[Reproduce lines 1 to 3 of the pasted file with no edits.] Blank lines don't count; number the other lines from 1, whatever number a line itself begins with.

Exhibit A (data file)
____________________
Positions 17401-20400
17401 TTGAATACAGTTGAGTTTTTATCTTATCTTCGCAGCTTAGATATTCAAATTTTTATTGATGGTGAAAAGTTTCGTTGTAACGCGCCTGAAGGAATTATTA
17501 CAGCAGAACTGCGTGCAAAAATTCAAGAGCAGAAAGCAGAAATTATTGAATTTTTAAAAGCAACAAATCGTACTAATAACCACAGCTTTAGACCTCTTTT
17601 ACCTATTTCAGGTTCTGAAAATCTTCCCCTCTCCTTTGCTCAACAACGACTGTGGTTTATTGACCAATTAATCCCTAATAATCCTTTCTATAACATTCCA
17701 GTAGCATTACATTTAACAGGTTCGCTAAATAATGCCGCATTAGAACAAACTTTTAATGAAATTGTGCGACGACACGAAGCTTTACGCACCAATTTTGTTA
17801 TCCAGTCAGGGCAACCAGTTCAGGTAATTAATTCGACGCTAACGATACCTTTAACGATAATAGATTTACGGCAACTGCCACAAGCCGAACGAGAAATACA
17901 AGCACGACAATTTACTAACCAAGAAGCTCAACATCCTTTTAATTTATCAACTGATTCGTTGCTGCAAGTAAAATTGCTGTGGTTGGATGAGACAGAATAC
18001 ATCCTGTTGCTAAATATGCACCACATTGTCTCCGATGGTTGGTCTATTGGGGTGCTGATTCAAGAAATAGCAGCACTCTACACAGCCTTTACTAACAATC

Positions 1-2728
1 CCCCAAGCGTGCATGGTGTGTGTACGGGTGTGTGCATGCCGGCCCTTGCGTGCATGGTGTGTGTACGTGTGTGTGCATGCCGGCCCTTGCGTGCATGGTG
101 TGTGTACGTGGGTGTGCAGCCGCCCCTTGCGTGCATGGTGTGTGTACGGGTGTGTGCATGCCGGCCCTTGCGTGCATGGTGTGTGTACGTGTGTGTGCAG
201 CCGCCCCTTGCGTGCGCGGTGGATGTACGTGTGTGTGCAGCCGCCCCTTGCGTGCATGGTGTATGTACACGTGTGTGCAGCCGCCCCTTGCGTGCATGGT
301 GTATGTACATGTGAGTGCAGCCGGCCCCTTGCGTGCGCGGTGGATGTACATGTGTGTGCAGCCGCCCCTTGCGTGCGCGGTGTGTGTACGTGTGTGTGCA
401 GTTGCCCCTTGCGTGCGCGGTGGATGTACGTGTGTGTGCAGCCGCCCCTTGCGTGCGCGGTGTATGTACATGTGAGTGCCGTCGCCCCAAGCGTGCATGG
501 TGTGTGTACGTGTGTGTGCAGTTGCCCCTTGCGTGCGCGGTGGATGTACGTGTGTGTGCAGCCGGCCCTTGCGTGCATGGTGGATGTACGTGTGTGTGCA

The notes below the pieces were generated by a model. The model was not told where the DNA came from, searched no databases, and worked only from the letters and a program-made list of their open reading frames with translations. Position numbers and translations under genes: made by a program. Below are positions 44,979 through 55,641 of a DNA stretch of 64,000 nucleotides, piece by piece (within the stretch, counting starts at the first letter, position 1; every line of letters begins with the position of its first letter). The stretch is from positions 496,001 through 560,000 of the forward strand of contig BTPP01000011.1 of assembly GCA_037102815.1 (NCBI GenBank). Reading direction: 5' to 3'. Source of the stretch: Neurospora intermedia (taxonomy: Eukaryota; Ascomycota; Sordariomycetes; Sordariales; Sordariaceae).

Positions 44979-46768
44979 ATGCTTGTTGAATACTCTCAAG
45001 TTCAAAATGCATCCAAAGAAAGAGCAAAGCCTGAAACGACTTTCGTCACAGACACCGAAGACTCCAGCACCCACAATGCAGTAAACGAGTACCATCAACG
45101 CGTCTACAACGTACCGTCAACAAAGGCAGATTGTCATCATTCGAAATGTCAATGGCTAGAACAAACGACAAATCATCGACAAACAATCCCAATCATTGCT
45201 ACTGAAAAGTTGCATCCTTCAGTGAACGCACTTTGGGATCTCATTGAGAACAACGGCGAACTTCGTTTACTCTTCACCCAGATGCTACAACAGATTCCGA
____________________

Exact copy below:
Positions 17401-20400
17401 TTGAATACAGTTGAGTTTTTATCTTATCTTCGCAGCTTAGATATTCAAATTTTTATTGATGGTGAAAAGTTTCGTTGTAACGCGCCTGAAGGAATTATTA
17501 CAGCAGAACTGCGTGCAAAAATTCAAGAGCAGAAAGCAGAAATTATTGAATTTTTAAAAGCAACAAATCGTACTAATAACCACAGCTTTAGACCTCTTTT